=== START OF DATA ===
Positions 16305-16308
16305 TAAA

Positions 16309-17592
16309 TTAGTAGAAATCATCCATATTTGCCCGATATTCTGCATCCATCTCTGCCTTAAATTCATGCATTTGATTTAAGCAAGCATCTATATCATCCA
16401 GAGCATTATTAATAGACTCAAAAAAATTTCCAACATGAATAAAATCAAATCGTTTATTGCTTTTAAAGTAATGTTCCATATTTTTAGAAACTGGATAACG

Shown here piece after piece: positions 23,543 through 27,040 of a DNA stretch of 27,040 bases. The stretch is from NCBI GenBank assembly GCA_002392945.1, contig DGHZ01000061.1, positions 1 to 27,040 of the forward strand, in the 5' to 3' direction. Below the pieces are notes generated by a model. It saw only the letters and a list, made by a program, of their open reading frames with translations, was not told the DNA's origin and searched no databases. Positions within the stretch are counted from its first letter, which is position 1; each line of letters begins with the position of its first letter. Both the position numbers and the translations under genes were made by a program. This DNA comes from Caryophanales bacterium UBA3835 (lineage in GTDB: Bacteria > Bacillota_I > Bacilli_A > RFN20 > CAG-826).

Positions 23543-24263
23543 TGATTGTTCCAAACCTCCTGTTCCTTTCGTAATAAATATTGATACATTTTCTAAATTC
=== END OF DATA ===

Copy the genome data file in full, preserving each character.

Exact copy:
Positions 16305-16308
16305 TAAA

Positions 16309-17592
16309 TTAGTAGAAATCATCCATATTTGCCCGATATTCTGCATCCATCTCTGCCTTAAATTCATGCATTTGATTTAAGCAAGCATCTATATCATCCA
16401 GAGCATTATTAATAGACTCAAAAAAATTTCCAACATGAATAAAATCAAATCGTTTATTGCTTTTAAAGTAATGTTCCATATTTTTAGAAACTGGATAACG

Shown here piece after piece: positions 23,543 through 27,040 of a DNA stretch of 27,040 bases. The stretch is from NCBI GenBank assembly GCA_002392945.1, contig DGHZ01000061.1, positions 1 to 27,040 of the forward strand, in the 5' to 3' direction. Below the pieces are notes generated by a model. It saw only the letters and a list, made by a program, of their open reading frames with translations, was not told the DNA's origin and searched no databases. Positions within the stretch are counted from its first letter, which is position 1; each line of letters begins with the position of its first letter. Both the position numbers and the translations under genes were made by a program. This DNA comes from Caryophanales bacterium UBA3835 (lineage in GTDB: Bacteria > Bacillota_I > Bacilli_A > RFN20 > CAG-826).

Positions 23543-24263
23543 TGATTGTTCCAAACCTCCTGTTCCTTTCGTAATAAATATTGATACATTTTCTAAATTC